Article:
Copia at CIA
CIA/Phil Mansfield

Copia at CIA

Architectural Resources Group as Architects

Copia’s previous owner, the famed Robert Mondavi, opened the building as the American Center for Wine, Food, and the Arts in 2001 but it was closed for financial reasons in 2008 and remained vacant until the CIA’s 2015 purchase.


The Culinary Institute of America (CIA) purchased Copia in 2015 to pioneer public programming dedicated to underscoring the food and beverage experience. Envisioning a space in which members of the community and tourists alike can have the opportunity to embody culinary artistry, the CIA selected a location in Napa; identifying with the area’s love for food, wine, and artistry. Copia was in desperate need of new life and since the community had been deeply involved with Copia’s narrative, it was important that its future consider social and historical contexts while rising to meet its new need as a modern complex for culinary advancement, public engagement, and tourism in a community setting.


The CIA brought on Architectural Resources Group (ARG) to renovate the campus for its new use. Since the original 2000 building was intended to be a museum and varied-use space it did not have many windows and evoked a certain compartmental sterility. One of ARG’s goals in the project was to reveal the warmth and airiness with which many associate Napa and bring this building to its full potential as hub for learning, eating, and drinking.


With Mondavi’s original vision of a creating a cultural site dedicated to Napa’s food and beverage heritage in mind, ARG worked with the CIA through the master planning phases for both the new campus at Copia and the current campus at Greystone. With an approved master plan for both campuses, ARG began the phased work as lead architect for the build-out of each space. The simultaneous planning and work at both campuses enabled ARG to address the conceptual juxtaposition of these two projects; addressing aspects of cohesion as appropriate to sister campuses and creative individuality as related to their respective needs, spaces, and communities.


A newly constructed outdoor amphitheater at Copia was completed in the fall of 2016, a prized addition representative of the campus’ dedication to spatial fluidity and public engagement. The space is convertible, seating 350 with tables or 600 without, demonstrating the theatre’s flexibility in tending to myriad community and tourist use. The stamped and stained concrete seat walls have grass infill with decomposed granite at the pathway, a direct reflection of the amphitheater’s site and innate connection with natural built elements evoked by Napa’s built environment. There is a point of accessible e/ingress that traverses the grounds from the parking area to the amphitheater and proceeds behind the stage’s backdrop to stage level, this also serves for the loading and unloading of equipment for shows. There is a network of electrical connections below the amphitheater which capacitate the necessary conduits from the stage to the soundboards living at the back of house. Low-level lighting is recessed into the seat walls throughout and there are plans to implement a sunshade to provide relief from the heat during daytime events.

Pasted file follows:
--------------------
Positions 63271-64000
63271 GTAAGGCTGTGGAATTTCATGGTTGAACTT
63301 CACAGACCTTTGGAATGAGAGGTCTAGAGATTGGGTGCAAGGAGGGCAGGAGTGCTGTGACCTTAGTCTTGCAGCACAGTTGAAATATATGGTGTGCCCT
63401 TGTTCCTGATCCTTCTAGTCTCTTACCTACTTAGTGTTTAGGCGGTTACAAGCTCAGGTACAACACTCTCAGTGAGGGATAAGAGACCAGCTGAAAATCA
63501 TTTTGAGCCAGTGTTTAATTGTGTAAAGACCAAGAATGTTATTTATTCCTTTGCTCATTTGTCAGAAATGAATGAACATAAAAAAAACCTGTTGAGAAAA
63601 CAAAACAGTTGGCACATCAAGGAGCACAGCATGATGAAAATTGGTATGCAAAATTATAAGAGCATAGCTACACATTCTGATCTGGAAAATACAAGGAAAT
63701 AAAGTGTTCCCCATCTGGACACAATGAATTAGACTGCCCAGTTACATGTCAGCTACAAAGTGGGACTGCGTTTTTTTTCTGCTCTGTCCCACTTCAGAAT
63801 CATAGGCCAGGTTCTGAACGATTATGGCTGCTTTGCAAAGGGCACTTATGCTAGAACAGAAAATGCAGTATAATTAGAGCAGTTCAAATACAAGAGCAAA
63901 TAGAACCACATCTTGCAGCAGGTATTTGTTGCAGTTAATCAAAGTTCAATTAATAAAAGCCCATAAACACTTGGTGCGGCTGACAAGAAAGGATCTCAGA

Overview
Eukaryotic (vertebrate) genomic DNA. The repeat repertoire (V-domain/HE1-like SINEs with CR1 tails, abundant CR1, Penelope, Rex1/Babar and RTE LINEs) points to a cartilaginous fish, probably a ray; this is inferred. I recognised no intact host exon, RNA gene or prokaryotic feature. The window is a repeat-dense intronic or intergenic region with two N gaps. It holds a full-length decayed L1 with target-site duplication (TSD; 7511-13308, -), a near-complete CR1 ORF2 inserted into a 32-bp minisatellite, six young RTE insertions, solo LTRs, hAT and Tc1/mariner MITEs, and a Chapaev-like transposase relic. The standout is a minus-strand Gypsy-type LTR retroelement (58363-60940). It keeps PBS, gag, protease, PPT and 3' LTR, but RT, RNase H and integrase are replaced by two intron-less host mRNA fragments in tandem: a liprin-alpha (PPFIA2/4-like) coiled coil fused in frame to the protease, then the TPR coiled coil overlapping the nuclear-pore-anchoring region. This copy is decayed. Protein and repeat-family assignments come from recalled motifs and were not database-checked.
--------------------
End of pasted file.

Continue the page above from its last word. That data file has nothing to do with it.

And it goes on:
The renovation of the existing restaurant space and the conversion of a grab and go café into private dining rooms, a lounge, and bar were also completed in 2016. The restaurant space is the embodiment of a new dining concept dedicated to providing an intimate dining experience while creating an open-air feel that permeates into the surrounding landscape. This was accomplished by integrating warm, natural materials and light into the space and creating an entirely new window façade to bring views of the garden inside and the sightlines of the diners outside. The bar, lounge, and retail space now provide visitors with a visually welcoming entry and a beckoning connection to the rest of the campus.


In early 2018, ARG completed construction on the teaching kitchens - six commercial cooking suites for classes and public boot camps. The teaching kitchens serve the public, rather than the culinary students. This fosters connection with the community. There is room for three classes of 24 students to be in session at once time. A mixture of professional- and residential-grade equipment meets the needs of the “prosumer” envisioned to use this space. The addition of locker rooms, dishwashing room, and food storage at one end of the existing gallery make it a functional food service area. renovation of the first floor atrium space for the Wine Hall of Fame plaque display, wine tasting kiosks for Napa Valley Vintners, and additional display for donated collections.


ARG converted Copia’s box office, adjacent to the main entrance, into a grab-and-go food stall with rotating special menus created by the CIA chefs. ARG added a demonstration kitchen to the existing 250-seat theater, providing space for demonstrations that connect professional chefs with the public and foster a love of food and cooking. The kitchen can be closed off and a projection screen pulled down so the theater can continue to function for speaking engagements and events such as the Napa Film Festival.


The American Wine Hall of Fame at Copia honors those who have contributed to wine making in the United States, especially in the Napa Valley, with bronze plaques and iPad reader rails and information boards that educate the public about the history of wine in the United States. ARG converted a former temporary gallery on the second floor into the 6,000-square-foot Chuck Williams Culinary Arts Museum , which displays the more than 4,000 cookware, hand tools, tableware and other equipment collected by the founder of Williams-Sonoma. It includes a demonstration kitchen occupies one end of the room.

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